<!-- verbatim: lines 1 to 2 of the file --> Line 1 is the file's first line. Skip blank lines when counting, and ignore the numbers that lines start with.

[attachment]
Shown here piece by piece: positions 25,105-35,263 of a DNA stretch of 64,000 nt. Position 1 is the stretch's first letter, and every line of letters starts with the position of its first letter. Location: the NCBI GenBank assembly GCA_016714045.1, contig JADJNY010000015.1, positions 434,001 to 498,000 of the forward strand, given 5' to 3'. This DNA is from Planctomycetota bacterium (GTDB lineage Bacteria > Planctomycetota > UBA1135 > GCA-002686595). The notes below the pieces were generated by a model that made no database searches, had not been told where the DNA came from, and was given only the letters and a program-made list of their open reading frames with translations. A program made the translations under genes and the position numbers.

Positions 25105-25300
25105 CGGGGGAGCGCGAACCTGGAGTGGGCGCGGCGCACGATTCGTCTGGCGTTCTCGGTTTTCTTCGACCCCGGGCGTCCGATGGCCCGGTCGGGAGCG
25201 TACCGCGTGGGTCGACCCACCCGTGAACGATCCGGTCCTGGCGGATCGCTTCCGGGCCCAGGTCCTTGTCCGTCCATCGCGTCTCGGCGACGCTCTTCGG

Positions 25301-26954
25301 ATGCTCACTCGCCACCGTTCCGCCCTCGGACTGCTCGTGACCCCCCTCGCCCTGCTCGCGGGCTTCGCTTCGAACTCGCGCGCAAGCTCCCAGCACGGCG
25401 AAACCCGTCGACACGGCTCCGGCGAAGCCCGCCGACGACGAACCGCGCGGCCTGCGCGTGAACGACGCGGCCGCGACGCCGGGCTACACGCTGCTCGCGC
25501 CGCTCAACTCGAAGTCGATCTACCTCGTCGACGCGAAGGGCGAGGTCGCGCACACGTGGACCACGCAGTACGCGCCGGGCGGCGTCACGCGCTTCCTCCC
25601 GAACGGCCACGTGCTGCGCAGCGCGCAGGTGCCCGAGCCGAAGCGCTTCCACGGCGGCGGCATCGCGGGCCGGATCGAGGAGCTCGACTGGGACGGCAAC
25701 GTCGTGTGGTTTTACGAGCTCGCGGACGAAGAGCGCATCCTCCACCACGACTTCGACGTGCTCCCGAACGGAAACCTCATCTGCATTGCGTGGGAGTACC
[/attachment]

Shown here piece by piece: positions 25,105-35,263 of a DNA stretch of 64,000 nt. Position 1 is the stretch's first letter, and every line of letters starts with the position of its first letter. Location: the NCBI GenBank assembly GCA_016714045.1, contig JADJNY010000015.1, positions 434,001 to 498,000 of the forward strand, given 5' to 3'. This DNA is from Planctomycetota bacterium (GTDB lineage Bacteria > Planctomycetota > UBA1135 > GCA-002686595). The notes below the pieces were generated by a model that made no database searches, had not been told where the DNA came from, and was given only the letters and a program-made list of their open reading frames with translations. A program made the translations under genes and the position numbers.

Positions 25105-25300